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Target CMO’s Response to Gawker: #PRWin?

Target-Rain

In case you missed it, this week Target‘s CMO Jeff Jones took the (relatively) bold step of responding directly to an anonymous employee’s complaint that scored coverage on Gawker, that bastion of objective reporting on the business world.

He did it in a LinkedIn “influencer” post with the blunt title “The Truth Hurts“, and it got a lot of attention: a quarter of a million views and several thousand likes/shares.

In an interview with AdAge that went live last night, he explained why he decided to address the problem in this way–which gives us an opportunity ask whether the strategy worked.

Regarding the Gawker post, he said:

“I truly had a moment with myself where I just said I can’t be mad about this. This is exactly the opportunity we need. And a chance for me to set an example that candor is essential.”

The piece aimed for transparency:

“…while it was difficult for me to read this account for many reasons, the reality is that our team members speaking with honesty is a gift. Because much of what they are saying is true.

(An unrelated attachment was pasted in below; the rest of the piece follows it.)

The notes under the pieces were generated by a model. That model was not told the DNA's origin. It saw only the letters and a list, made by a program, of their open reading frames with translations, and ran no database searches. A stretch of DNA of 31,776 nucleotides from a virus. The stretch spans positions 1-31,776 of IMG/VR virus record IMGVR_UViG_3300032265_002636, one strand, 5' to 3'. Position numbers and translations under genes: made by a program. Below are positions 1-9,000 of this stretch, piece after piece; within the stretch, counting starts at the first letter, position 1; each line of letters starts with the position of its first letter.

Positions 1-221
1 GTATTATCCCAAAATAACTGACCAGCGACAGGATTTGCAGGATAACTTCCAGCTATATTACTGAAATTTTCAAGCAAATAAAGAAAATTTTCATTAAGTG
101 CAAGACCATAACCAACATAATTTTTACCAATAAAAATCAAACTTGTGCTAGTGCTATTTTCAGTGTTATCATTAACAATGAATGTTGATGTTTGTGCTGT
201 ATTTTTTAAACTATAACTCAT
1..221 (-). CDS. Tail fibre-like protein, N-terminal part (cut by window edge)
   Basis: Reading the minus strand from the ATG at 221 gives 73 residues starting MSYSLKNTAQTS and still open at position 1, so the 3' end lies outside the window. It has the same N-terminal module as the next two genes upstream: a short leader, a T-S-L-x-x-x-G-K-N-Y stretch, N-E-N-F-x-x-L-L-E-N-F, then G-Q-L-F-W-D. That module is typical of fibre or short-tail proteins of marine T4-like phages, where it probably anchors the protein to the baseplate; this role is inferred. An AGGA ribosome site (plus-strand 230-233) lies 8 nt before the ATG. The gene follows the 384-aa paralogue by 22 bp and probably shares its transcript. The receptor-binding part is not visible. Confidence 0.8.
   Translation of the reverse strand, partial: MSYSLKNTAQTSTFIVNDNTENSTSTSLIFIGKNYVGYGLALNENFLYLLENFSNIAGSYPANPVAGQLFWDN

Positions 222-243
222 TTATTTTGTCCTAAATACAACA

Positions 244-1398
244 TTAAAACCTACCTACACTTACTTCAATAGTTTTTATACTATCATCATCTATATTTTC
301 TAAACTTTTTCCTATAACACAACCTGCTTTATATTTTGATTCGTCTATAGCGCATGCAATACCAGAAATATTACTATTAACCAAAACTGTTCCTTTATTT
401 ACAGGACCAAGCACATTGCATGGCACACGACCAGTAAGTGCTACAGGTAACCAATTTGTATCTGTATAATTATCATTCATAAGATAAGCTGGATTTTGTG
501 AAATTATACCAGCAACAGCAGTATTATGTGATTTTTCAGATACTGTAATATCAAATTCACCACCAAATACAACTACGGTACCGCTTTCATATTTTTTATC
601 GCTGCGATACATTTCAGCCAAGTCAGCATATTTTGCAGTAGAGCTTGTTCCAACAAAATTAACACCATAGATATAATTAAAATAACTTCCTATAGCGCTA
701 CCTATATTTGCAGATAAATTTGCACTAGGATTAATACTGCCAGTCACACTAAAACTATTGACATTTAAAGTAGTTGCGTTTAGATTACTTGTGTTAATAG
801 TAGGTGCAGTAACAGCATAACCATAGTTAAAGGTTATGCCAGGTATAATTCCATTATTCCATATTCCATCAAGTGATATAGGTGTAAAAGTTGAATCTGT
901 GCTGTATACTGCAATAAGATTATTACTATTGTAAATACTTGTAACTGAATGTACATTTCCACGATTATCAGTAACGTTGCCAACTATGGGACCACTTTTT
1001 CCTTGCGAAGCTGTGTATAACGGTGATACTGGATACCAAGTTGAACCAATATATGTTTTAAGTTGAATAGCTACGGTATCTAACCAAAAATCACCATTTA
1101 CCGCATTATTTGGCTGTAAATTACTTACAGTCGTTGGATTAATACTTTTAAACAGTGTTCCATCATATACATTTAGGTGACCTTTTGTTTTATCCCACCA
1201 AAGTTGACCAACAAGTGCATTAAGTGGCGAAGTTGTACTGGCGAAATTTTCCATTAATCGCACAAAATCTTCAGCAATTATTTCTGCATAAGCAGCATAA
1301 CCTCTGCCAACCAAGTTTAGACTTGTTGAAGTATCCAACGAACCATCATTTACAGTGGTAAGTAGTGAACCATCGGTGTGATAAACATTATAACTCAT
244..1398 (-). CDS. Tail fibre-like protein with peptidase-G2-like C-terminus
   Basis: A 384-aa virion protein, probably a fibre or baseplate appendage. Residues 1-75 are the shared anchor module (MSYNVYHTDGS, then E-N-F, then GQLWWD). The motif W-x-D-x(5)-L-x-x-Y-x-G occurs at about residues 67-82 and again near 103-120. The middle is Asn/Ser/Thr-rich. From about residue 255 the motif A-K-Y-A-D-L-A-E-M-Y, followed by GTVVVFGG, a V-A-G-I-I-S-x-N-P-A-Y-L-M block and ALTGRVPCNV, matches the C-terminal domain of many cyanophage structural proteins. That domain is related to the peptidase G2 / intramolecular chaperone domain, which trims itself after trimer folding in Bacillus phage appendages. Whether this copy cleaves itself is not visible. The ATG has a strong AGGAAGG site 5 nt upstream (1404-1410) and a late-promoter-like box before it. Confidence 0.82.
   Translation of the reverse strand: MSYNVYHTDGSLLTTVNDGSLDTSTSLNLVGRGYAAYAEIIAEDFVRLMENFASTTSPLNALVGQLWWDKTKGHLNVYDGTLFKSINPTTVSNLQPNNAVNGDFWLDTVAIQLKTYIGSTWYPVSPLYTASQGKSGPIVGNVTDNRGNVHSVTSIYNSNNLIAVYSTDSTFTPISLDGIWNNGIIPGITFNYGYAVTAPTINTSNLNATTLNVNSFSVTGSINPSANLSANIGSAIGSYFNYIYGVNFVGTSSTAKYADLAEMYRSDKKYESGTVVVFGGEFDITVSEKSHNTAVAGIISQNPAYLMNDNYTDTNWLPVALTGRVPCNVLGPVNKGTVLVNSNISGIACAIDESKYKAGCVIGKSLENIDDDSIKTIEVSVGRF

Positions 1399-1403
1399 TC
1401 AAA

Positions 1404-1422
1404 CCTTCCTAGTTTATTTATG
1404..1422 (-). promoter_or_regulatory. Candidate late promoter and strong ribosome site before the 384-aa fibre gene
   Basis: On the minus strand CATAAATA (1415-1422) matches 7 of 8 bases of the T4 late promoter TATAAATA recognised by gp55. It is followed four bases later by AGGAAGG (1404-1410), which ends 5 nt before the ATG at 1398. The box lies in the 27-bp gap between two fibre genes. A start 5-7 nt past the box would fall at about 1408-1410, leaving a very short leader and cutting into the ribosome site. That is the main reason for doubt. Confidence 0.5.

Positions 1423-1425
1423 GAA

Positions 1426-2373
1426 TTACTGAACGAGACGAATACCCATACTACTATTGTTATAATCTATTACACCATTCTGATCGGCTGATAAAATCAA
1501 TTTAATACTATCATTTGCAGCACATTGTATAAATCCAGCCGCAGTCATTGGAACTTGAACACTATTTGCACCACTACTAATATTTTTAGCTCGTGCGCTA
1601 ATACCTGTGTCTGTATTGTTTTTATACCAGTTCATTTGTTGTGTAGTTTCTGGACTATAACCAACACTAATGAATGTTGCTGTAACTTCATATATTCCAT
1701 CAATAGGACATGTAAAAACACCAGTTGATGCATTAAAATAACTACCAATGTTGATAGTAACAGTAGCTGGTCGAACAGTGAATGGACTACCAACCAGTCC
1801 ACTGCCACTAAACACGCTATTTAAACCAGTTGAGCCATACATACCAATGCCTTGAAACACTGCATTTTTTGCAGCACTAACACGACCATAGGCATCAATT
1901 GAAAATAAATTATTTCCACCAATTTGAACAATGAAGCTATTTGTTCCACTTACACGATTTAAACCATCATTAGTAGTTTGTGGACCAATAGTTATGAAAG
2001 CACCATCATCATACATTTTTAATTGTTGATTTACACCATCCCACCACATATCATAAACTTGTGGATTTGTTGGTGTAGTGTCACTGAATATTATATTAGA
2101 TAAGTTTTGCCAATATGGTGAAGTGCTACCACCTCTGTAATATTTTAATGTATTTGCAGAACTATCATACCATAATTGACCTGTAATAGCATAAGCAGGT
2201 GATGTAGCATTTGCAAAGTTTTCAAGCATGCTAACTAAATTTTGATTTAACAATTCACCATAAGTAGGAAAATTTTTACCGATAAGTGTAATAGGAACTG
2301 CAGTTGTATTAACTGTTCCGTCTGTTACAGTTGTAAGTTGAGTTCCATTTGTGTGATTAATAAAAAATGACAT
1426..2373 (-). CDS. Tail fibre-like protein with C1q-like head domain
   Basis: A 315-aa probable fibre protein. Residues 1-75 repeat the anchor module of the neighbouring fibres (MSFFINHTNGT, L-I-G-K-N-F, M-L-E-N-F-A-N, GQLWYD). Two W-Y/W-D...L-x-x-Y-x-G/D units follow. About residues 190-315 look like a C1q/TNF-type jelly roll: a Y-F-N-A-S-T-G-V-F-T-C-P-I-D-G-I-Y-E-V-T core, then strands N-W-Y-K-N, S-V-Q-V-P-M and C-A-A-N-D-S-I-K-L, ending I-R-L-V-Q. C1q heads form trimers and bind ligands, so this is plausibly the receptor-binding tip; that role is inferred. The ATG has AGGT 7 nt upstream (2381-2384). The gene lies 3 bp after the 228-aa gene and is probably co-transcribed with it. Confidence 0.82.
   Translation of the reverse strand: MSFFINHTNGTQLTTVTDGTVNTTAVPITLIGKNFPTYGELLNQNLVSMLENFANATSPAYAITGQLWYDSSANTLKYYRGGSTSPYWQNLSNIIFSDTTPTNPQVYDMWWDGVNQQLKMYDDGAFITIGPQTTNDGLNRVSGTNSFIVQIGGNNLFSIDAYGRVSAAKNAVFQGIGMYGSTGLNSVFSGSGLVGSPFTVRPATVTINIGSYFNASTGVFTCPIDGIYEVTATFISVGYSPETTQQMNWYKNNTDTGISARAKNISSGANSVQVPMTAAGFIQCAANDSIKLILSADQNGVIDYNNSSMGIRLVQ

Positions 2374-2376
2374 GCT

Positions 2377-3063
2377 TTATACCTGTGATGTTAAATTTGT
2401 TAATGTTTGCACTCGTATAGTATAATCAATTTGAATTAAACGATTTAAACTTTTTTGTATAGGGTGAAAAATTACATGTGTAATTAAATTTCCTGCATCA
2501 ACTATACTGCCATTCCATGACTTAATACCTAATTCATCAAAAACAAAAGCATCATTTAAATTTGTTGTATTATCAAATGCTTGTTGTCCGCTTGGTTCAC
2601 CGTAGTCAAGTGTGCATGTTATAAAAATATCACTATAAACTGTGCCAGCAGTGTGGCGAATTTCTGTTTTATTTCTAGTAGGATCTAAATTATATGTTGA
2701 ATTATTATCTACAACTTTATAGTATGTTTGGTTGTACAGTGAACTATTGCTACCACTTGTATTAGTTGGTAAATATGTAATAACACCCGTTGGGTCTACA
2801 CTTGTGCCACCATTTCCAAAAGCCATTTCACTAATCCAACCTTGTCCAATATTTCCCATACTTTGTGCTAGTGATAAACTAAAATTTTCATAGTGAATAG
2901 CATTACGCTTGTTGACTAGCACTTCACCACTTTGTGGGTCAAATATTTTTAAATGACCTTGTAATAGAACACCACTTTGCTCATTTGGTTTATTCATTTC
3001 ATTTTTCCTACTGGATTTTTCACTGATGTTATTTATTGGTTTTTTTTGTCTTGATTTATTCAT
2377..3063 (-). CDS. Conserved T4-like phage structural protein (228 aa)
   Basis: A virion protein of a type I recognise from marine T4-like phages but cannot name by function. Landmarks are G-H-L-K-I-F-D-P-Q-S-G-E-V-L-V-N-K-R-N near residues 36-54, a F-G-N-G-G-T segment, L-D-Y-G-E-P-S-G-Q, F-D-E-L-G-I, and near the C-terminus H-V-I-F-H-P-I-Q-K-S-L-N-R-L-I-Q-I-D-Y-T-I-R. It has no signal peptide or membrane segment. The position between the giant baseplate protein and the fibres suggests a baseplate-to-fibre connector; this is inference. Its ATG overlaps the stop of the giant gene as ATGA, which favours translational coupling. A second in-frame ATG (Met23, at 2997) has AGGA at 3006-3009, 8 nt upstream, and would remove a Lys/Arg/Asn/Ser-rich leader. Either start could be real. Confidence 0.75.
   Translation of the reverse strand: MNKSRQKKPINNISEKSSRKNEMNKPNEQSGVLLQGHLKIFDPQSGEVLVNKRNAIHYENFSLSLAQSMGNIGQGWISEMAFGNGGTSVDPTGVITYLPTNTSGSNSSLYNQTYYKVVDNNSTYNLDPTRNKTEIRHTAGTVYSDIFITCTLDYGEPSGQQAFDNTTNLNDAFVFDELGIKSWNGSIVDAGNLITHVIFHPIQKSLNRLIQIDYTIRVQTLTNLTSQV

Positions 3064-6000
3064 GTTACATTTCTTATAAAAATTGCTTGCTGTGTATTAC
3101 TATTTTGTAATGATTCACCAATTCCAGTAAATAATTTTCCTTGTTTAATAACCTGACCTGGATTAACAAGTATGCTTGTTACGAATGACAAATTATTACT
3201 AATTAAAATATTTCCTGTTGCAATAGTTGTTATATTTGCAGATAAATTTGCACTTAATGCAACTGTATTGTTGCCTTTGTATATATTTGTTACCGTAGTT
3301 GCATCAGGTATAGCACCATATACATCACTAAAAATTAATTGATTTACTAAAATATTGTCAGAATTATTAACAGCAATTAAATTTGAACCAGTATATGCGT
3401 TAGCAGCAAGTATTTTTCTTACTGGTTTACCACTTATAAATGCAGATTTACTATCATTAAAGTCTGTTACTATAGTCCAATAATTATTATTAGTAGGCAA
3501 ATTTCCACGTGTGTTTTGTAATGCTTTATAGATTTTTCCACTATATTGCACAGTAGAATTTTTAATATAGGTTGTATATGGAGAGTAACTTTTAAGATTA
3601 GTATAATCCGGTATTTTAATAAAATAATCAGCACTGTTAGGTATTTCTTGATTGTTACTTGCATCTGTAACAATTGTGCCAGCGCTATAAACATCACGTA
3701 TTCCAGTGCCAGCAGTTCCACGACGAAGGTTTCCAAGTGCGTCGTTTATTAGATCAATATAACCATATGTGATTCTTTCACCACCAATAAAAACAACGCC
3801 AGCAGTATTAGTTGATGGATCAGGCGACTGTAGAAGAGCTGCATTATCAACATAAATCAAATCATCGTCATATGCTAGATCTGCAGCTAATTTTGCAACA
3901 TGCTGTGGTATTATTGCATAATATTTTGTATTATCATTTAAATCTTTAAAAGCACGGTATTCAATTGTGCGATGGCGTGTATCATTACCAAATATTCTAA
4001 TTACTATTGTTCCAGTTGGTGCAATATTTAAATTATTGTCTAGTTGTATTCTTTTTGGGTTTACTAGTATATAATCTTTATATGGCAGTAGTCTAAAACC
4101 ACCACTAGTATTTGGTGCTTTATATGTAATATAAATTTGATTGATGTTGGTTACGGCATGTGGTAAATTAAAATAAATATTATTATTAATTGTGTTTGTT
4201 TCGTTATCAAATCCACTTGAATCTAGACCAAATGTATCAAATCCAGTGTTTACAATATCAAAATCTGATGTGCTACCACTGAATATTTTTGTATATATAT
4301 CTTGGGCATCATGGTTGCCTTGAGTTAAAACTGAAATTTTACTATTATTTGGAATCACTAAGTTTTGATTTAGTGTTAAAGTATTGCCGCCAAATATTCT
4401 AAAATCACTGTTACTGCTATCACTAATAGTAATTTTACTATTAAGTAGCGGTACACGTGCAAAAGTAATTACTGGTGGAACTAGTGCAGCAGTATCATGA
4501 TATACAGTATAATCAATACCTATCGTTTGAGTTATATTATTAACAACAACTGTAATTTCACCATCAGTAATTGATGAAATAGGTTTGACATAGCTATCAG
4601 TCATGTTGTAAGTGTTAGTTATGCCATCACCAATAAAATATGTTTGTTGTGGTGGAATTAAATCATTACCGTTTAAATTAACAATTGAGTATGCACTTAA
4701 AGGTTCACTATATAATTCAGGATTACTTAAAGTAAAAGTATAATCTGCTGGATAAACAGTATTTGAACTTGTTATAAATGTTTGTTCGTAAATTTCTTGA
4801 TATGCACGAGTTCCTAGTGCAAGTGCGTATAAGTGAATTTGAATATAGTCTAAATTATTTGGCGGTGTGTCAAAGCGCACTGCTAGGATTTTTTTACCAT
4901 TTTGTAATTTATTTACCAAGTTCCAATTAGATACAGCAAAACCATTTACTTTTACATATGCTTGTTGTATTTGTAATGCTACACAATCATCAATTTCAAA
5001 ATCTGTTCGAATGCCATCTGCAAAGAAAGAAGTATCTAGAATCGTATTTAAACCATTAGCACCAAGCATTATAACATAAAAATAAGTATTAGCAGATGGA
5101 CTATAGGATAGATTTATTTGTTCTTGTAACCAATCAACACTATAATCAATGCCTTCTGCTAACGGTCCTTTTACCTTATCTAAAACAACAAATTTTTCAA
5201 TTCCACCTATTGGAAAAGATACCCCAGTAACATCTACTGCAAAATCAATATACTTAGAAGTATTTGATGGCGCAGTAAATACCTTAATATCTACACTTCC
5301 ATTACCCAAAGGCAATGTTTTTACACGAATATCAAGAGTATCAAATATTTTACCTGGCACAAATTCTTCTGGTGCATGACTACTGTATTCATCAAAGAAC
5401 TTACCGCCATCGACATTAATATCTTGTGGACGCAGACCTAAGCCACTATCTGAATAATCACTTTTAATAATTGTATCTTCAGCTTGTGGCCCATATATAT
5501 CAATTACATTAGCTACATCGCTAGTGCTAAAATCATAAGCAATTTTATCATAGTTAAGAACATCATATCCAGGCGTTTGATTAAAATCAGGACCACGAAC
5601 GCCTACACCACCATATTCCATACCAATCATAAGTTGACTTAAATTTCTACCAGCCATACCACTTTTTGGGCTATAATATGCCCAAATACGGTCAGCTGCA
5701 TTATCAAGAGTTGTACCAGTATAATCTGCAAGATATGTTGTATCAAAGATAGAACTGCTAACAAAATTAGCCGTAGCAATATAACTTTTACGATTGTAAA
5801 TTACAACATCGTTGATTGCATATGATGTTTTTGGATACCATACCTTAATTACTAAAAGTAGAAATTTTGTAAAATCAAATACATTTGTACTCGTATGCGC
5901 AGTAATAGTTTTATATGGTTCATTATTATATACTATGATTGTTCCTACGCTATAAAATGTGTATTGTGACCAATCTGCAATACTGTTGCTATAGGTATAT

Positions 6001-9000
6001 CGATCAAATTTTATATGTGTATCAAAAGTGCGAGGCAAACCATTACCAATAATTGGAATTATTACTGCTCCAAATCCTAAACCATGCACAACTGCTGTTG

The culture of Target is an enormous strength and might be our current Achilles heel.”

But still struck a defensive tone:

“We are taking bold risks and innovating like never before…The work ahead will unite us like never before because our guest is our bullseye, and our common enemy is apathy and indifference.

Our job now is to create a new truth and that is exactly what we are doing.”

Some commentors weren’t buying it. Of course a CMO will turn a frown upside down, they wrote. Gawker’s Hamilton Nolan himself was, unsurprisingly, less than impressed. Regarding the Ad Age piece, he writes today:

“Take a moment to contemplate how low the bar for heroism in corporate communications must be.”

Of course, Nolan isn’t part of Jones’s target audience. Neither, one could argue, are Target shoppers. It would seem that he wrote it primarily for fellow CMOs, Target employees and other influencers on LinkedIn.

The question: what difference does it really make? What will it take to convince the people who need to be convinced?

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